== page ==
|Reviews for The Subtle Strife|
| Brenda Agaro chapter 1 . 7/3/2009
I suspected that the title of this essay is inspired by The Subtle Knife. I love the His Dark Materials Trilogy. XD
I agree with you on being subtle. I actually like it when authors use show and not tell, especially in characterization; and when they use symbolism and motifs to show themes instead of forcing ideas on the readers.
I'm really loving your essays. You have a good sense of humor and you bring up a lot of good points.
| alwaysautumn chapter 1 . 4/15/2009
I agree- authors should not treat readers like idiots.
You brought up some very interesting points, that I will take into consideration when I'm writing!
Oh, I thought I should mention this and I don't mean to sound rude. You've got a little typo. 'Just don’t except some readers (read: Sage) to like it.' I'm assuming it was meant to say expect. :)
| Written chapter 1 . 2/27/2008
This is something I definitely need to keep in mind, as I make the mistake pretty often. :) thank you!
| C.M.F Wright chapter 1 . 2/13/2008
Well said! Very useful advice, especially the comment about the quotation marks.
I disagree, however, with your remark about description. I think for certain types of stories, well-constructed description (i.e. using adverbs and adjectives) can definitely be a plus. I do agree, however, with using the show-not-tell technique for emotions is generally a must.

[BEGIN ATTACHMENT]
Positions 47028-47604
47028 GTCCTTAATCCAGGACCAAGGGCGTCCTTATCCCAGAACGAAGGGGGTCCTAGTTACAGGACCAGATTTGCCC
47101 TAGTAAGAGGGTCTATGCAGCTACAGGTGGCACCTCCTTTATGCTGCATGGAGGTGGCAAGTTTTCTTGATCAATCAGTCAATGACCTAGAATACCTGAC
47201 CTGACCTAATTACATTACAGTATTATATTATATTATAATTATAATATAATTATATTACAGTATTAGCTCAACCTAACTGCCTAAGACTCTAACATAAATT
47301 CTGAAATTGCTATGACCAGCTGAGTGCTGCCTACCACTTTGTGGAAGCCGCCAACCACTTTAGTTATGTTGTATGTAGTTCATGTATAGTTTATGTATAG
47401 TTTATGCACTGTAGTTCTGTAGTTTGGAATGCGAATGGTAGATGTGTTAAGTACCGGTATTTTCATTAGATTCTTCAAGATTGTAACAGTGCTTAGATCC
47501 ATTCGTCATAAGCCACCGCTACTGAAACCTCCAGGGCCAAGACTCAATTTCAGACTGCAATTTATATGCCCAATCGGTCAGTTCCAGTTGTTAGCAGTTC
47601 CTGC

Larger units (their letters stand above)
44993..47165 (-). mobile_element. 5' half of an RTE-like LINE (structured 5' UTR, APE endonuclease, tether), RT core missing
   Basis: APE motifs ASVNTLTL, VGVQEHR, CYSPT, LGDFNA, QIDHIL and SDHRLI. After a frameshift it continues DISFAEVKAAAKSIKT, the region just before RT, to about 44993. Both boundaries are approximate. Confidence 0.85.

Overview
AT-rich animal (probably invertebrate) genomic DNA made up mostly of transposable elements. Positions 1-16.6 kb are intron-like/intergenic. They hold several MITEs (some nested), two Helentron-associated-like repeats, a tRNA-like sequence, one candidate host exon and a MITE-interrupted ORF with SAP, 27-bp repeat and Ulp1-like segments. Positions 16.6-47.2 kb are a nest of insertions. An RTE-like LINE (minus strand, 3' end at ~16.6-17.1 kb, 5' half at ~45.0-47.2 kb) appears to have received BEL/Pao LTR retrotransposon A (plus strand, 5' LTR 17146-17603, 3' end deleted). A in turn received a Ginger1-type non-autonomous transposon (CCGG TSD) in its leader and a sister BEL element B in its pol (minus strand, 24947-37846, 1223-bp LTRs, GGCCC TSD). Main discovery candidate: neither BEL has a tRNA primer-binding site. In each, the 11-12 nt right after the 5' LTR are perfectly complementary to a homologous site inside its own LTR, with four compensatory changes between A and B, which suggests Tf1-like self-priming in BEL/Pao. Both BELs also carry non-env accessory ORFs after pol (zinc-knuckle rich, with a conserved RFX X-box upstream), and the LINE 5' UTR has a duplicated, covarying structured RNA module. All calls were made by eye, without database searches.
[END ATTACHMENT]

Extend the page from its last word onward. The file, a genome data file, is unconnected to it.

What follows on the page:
Might I add that your allusion to Pullman's "The Subtle Knife" made me smile? I just finished rereading the series - possibly one of my favorites. Why can't *we* have daemons?
| fatbird33 chapter 1 . 12/27/2007
yay helpful stuff. i like how you said that the reader is not an idiot. howver at the end of the story it is awfully fun to put THE END. although i do understand why it's pointless.
| Girlbrainiac chapter 1 . 10/2/2007
You need to develop this essay further As it is right now, it merely comes across as a rant with little evidence in support of it.
I would suggest using more examples and explaining the few you've mentioned more fully. What does Phillip Pullman have to do with only saying things once?
PROVE your points.
As it stands right now, I would say this was more an outline for an essay... I see what you're trying to say, but it comes across as bland and uninteresting.
| Joan of Snark chapter 1 . 9/21/2007
I am happy to say that I disagree with almost all of your points.
If you need to state something bluntly then state something bluntly. If you need to be subtle then be subtle. It's simple.
"So calling him ‘the evil overlord’ in the narrative would be overkill."
-That depends entirely on what you're writing, the style you're writing in, why you're writing it, and what point you're trying to make.
"some of us readers are just contrary by nature"
-Then such readers are idiots. Unless the narrator is portrayed as unreliable then that's simply a refusal to suspend disbelief on the reader's part, and if that's the case then why the hell are they reading it anyway?
"My major, major sticking point is words in quotation marks."
-If you need to use them then use them. There's nothing wrong with it as long as you use them appropriately (and the same goes for any technique, obviously).
"Use the subtle knife frequently. Shorter is better."
-That's entirely dependent on what kind of style you're writing in, and resultantly, is a completely empty statement.
"Always show instead of telling with one thing"
I appreciate that this is supposed to be humor, but I don't see that this says much that isn't either redundant or just plain wrong. In my opinion.
If I'm honest it wasn't the most amusing thing I've ever read either.
But that's quite possibly just me.
| sincerely disregard chapter 1 . 9/21/2007
Thank you, bravo, you have stolen my heart. Really this makes my day.